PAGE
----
The field of 144 will be cut to the low 40 scorers and ties after Saturday’s second round to set the stage for a 36-hole finale on Sunday.

Houston Golf Association Pledges to Support KPRC Red Cross Fund

Our hearts go out to all who have been impacted by Hurricane Harvey. Houston Golf Association pledges $50,000 to the KPRC Red Cross fund to support ongoing relief efforts. Giving back is at the core of the volunteer members of the Houston Golf Association and we will continue to look for ways to help Houston communities as our resilient city begins the work to come back better than ever.

Houston resident Chris Stroud joins PGA TOUR in announcing support for Hurricane Harvey Relief

Fans, players, tournaments can help flood victims at Dell Technologies Championship and via “Together, anything’s possible”

Ponte Vedra Beach, Florida, and Norton, Massachusetts (August 30, 2017)  – PGA TOUR professional and Houston resident Chris Stroud led an announcement today from the TOUR’s Dell Technologies Championship, pledging support for those affected by Hurricane Harvey and the resulting flooding.  Stroud committed $10,000 toward the relief efforts and plans to add an additional 10 percent of his earnings from this week’s event.  TOUR players, fans and tournaments can further assist the American Red Cross through PGA TOUR Charities’ Together, anything’s possible platform.  Additionally, fans on site at this week’s event in Norton, Massachusetts – where players will wear red, white and blue ribbons (colors of the Texas flag) to raise awareness – can donate via kiosks in the Dell Technologies Championship Fan Experience.  Hurricane Harvey hit the Texas coast on Friday, August 25, and torrential rainfall has submerged thousands of homes and forced unprecedented evacuations.

“It has been a tough week, but in some ways a very rewarding week,” said Stroud.  He is one of the more than 30 players on the PGA TOUR, PGA TOUR Champions and Web.com Tour who live in the Houston community, and the area is also home to the PGA TOUR’s Houston Open and the Insperity Invitational on PGA TOUR Champions. “To see all the people and organizations around the country eager to pitch in and help is inspiring.  I hope the efforts of the PGA TOUR and my fellow players will spur more people to join in and help make a difference to those who are in need.”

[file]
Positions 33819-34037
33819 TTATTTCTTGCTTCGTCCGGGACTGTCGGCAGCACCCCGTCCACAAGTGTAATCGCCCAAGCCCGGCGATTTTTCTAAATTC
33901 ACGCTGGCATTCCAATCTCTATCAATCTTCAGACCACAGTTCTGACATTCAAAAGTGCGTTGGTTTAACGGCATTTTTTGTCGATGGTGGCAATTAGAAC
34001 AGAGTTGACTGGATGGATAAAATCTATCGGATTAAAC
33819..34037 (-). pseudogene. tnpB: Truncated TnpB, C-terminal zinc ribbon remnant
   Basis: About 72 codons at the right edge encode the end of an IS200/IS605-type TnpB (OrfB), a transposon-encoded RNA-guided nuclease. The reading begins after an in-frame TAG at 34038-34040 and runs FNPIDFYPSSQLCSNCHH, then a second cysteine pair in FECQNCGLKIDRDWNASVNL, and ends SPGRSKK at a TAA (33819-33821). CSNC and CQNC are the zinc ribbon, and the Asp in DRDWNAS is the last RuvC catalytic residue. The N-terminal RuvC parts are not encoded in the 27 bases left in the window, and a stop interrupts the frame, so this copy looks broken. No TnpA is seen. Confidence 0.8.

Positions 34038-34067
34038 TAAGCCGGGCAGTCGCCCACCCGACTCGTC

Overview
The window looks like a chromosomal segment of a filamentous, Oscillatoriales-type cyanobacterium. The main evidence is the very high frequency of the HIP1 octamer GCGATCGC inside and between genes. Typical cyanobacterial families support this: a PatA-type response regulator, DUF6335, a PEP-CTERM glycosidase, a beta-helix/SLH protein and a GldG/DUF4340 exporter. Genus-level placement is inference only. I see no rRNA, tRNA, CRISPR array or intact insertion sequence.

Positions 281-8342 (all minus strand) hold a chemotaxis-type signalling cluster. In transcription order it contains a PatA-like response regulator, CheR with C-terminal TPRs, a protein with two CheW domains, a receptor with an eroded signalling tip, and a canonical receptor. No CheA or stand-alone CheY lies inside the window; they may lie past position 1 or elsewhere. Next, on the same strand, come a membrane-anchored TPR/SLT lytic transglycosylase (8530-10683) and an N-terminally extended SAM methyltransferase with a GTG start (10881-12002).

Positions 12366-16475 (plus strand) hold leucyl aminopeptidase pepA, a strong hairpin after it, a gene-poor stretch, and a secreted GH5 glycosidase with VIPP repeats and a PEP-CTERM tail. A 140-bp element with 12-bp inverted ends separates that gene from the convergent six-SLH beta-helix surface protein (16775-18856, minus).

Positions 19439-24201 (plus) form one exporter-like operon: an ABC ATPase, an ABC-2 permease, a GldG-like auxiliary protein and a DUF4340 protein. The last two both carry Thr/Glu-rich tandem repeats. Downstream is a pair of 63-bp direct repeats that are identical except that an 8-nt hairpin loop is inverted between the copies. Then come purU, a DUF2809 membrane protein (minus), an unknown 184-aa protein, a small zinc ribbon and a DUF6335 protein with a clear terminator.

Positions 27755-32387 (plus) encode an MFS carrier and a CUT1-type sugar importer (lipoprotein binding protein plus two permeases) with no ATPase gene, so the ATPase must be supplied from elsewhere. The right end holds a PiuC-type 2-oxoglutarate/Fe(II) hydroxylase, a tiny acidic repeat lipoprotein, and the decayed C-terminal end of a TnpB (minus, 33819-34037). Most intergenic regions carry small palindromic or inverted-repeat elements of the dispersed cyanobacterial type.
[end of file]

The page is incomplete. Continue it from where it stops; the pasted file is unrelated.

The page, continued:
Fans wishing to assist in the relief and recovery efforts can stop by the Dell Technologies Championship Fan Experience, or by making donations through PGA TOUR Charities’ “Together, anything’s possible” website by clicking on the red GIVE button. Starting on August 30, all donations via the site will be distributed to American Red Cross Hurricane Harvey Relief. Additionally, fans can make donations directly through the American Red Cross by visiting www.redcross.org or by texting HARVEY to 90999 to make a $10 donation.

“Our thoughts are with all of those impacted by this terrible storm and flooding caused by Hurricane Harvey,” said PGA TOUR Commissioner Jay Monahan, who pledged $250,000 on behalf of the TOUR to the American Red Cross. “We hope our collective efforts help bring comfort and aid to the victims and that it will spur our players, tournaments and fans to join the cause and help out.”

“Thanks to the generosity of the PGA TOUR and its partners, the Red Cross will be able to continue to provide our needed services to those impacted by Hurricane Harvey. Currently, Red Cross is focusing on providing safe shelter and feeding people. After the storm passes, we will be offering emotional support, health services, and distributing emergency relief supplies such as comfort kits and cleaning supplies. Red Cross plays a critical role in helping families and communities get back on their feet and we are very grateful for PGA TOUR’s support,” said Anna Trefethen, Vice President Humanitarian Services Southeast & Caribbean Division.

About Together, anything’s possible 

Together, anything’s possible, is the PGA TOUR’s charity platform that brings together all of the TOUR’s stakeholders – players, tournaments and sponsors, volunteers, charities and fans – to tell the story of the tremendous impact that their collective efforts are having on communities throughout the world.

Since the first donation of $10,000 was made in 1938, PGA TOUR events have generated significant funds for local charities.  In fact, the PGA TOUR, Champions Tour and Web.com Tour have surpassed the $2.46 billion mark in overall charitable contributions.

To learn more about tournament and player charities and how to donate to these causes, visit the PGA TOUR’s charity web site at www.pgatour.com/together.